READINGS (Monday, November 6): the Aeneid, bk 6 pp. 133-62 (pp. 131-60 in newer printings)
READINGS (Tuesday night class, November 7): the Aeneid, bk 4, pp.  81-104; bk 6, pp. 133-62; bk 8, pp.191-214; bk 9, lines 232-667, pp. 221-31; bk 10, lines 399-1248, pp. 253-73; bk. 12, lines 674-1271, pp. 321-36 (pp. 79-102, 131-60, 188-211, 218-28, 249-69, 316-31 in newer printings)
READINGS (Wednesday, November 8): bk 8, pp. 191-214; bk 9, lines 232-667, pp. 221-31; bk 10, lines 399-1248, pp. 253-73; bk. 12, lines 674-1271, pp. 321-36 (pp. 188-211, 218-28, 249-69, 316-31 in newer printings)
Summary: Book six plays a pivotal role in the structure of the Aeneid and the development of Aeneas’ character.  Aeneas descends to the Underworld as the son of the Trojan, Anchises, to see the shade of his father.  After his encounters with other shades from his past - Palinurus, Deiphobos and Dido, he sees a vision of his future descendants and emerges as father of the Romans.  This vision of Rome’s glorious future is further developed in book eight by the description of the shield which, like Achilleus’ marvellous shield, is made for Aeneas by the god, Vulcan.  On it, there are figures and scenes from Roman history surrounding a huge, central image of Octavian’s victory over Marc Antony and Cleopatra at Actium.  In the underworld, however, the somber tone, the tragic stories of Brutus and Marcellus, the warnings of civil war, and Aeneas' puzzling departure through the ivory gate of false dreams may make us question whether Virgil is celebrating Rome’s achievements with these prophetic visions of Roman history.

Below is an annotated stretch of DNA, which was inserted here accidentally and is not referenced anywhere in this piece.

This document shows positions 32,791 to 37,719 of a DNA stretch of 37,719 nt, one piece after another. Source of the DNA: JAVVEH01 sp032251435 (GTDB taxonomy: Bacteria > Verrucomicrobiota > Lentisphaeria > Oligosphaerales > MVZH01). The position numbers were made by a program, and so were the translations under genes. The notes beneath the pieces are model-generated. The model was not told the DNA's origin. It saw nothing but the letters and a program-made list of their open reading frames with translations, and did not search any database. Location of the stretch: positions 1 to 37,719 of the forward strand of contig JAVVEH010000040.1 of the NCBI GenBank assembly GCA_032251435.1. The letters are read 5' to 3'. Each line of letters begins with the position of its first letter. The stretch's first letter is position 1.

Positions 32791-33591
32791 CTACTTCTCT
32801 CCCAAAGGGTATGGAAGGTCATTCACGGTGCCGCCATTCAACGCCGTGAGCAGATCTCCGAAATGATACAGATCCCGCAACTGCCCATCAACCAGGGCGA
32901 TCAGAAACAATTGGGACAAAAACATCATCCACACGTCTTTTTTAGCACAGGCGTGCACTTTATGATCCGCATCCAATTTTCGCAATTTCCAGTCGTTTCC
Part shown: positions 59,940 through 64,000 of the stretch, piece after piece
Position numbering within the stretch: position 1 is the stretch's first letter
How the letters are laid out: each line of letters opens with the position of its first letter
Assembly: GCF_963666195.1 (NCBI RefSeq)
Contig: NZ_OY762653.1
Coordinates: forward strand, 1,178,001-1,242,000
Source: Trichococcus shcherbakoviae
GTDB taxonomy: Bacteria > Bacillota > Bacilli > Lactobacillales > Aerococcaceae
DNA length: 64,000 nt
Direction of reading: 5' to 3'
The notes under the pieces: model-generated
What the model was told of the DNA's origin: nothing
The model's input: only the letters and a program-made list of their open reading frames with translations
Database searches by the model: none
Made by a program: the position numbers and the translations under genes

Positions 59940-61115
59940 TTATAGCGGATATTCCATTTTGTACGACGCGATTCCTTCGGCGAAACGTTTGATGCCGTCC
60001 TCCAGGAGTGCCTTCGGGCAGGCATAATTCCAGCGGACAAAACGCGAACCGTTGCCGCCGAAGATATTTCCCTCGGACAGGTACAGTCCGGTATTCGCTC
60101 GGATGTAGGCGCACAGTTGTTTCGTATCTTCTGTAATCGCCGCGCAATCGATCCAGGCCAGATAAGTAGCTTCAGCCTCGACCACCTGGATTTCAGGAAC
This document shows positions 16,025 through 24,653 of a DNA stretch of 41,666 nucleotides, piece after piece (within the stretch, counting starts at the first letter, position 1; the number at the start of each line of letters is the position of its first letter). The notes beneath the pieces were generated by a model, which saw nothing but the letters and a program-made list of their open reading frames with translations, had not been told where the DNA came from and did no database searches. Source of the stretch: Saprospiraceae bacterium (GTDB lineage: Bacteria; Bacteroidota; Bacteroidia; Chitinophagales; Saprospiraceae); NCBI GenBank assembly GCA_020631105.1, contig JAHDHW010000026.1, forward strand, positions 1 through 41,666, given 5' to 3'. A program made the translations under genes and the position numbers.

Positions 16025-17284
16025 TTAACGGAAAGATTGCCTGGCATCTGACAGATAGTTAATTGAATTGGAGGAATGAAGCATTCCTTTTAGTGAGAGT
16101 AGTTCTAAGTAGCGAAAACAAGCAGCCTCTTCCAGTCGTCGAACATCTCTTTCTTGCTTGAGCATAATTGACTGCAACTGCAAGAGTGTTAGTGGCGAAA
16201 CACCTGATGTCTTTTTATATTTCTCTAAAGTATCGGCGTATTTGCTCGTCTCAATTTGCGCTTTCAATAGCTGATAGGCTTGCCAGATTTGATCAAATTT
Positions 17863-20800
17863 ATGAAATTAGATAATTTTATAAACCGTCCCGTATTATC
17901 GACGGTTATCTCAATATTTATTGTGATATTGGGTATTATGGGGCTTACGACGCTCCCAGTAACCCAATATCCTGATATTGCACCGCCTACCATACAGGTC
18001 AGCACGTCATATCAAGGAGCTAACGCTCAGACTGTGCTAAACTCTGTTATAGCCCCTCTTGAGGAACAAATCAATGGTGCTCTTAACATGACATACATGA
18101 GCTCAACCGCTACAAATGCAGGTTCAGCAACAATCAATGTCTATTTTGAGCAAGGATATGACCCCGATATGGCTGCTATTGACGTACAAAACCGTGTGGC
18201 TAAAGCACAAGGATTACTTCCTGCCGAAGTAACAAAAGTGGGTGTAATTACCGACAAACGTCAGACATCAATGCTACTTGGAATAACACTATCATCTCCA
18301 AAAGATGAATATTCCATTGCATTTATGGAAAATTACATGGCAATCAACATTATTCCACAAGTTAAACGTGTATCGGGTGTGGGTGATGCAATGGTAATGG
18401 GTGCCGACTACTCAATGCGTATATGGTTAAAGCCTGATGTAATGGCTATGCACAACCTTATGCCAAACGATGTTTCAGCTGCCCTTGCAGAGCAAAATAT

We will conclude our discussion of the Aeneid by reading three short episodes that illustrate Virgil’s handling of the battle narrative: the night expedition of Nisus and Euryalus, the death of Pallas and Aeneas’ wrath in book ten, and Aeneas’ killing of Turnus at the end of the poem. We will compare his narrative to Homer’s, and consider how - and why - he makes use of and transforms important episodes in the Iliad, such as the spying expedition of Odysseus and Diomedes (bk. 10), the deaths of Sarpedon and Patroklos (bk. 16) and the combat between Achilleus and Hektor (bk. 22). This will permit a final assessment of Virgil’s debt to Homer, his view of Aeneas’ character, and his verdict on Rome’s achievements, and I would invite you to reflect on overall differences between the cultures of imperial Rome and classical Greece.